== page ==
Federal Surveillance System Worked to Detect BSE Case in California Cow
Consumers Can Be Assured that U.S. Beef Remains Safe
WASHINGTON, April 24, 2012 /PRNewswire-USNewswire/ -- The following is a statement by AMI Executive Vice President James H. Hodges:
"U.S. beef products are among the safest in the world and USDA's announcement today confirms that the U.S. animal disease surveillance system works to protect our herds and the public.
USDA announced today that a dairy cow that died in California has tested positive for BSE. The animal was never sent to a meat plant and never entered the food supply.
The U.S. cattle herd is more than 90 million head, and more than 30 million head are processed annually. Since 2003, the U.S. has diagnosed four total cases of BSE. The last case was diagnosed in 2006. That translates into one of the lowest rates of BSE in any nation that has ever diagnosed a case.
Also reassuring is the fact that no case of the human version (called Variant Creutzfeldt-Jakob Disease or vCJD) has ever been associated with U.S. beef consumption. In the United Kingdom, where nearly all of the human cases have occurred, it was common to consume parts of the animal that can transmit the disease, like the brain of older animals. That was not a practice that was ever common in the U.S., and since 2003, it has been illegal.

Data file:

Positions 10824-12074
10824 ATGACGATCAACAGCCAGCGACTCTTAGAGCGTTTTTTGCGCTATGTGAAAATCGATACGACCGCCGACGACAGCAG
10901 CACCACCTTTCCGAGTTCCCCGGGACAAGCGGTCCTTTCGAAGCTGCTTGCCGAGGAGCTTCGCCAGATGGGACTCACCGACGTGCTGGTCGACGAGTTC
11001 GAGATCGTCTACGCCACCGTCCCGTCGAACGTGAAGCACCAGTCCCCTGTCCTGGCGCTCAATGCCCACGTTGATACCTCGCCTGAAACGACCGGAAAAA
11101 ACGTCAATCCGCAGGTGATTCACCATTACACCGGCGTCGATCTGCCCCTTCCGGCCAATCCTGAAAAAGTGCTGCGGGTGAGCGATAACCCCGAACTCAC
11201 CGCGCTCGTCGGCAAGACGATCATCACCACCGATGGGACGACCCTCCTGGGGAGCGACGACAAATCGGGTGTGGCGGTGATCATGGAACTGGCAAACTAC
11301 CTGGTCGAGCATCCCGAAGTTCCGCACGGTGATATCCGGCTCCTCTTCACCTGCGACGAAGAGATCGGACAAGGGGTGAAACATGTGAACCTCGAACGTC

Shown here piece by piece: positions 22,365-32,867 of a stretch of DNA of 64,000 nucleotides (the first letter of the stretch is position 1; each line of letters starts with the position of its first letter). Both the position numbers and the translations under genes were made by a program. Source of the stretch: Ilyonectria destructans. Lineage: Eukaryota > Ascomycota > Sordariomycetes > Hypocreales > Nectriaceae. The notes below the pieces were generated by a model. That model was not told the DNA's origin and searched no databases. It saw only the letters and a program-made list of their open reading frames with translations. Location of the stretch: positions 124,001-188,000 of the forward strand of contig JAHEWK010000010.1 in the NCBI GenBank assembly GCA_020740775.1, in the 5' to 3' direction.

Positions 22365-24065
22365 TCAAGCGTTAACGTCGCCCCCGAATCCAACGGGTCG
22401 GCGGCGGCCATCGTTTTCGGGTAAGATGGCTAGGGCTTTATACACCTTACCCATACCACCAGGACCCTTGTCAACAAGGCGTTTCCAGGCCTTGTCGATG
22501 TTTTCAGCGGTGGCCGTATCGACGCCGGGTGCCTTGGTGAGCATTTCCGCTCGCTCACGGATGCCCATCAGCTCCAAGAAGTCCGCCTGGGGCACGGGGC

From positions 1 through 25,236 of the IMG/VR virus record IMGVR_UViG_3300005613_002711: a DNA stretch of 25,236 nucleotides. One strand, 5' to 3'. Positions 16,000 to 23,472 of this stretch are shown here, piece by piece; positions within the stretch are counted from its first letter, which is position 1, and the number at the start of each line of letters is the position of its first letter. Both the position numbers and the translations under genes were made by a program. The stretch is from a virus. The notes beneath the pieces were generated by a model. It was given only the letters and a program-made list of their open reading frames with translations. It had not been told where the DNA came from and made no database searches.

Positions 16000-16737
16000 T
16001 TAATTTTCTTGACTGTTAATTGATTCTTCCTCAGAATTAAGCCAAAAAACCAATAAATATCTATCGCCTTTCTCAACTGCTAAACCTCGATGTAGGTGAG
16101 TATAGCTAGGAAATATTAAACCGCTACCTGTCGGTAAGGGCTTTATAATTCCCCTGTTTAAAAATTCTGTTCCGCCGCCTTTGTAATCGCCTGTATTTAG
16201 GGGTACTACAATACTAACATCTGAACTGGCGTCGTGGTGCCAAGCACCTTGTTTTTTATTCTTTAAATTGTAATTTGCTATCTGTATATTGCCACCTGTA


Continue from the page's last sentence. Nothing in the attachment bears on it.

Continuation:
The disease emerged in the United Kingdom in the late 1980s and peaked in 1992 at over 37,000 cases in a single year. The U.S. learned from the British experience with the disease, and we were able to translate our learnings into strong, proactive interlocking safeguards that have served us well.
Certainly, BSE news can generate concerns and questions, but the facts show that our animal disease prevention system is strong and our beef is safe. Consumers can continue to enjoy their beef with confidence."
Consumers and media with questions should visit www.MeatSafety.org
*Special note to reporters: The human disease called Creutzfeldt-Jakob Disease or CJD is not related to BSE. This disease occurs at a rate of one per million globally in beef eating nations and in those that do not consume beef. CJD and vCJD are different diseases. For more information, visit the CDC's Website at: http://www.cdc.gov/ncidod/dvrd/vcjd/factsheet_nvcjd.htm
SOURCE American Meat Institute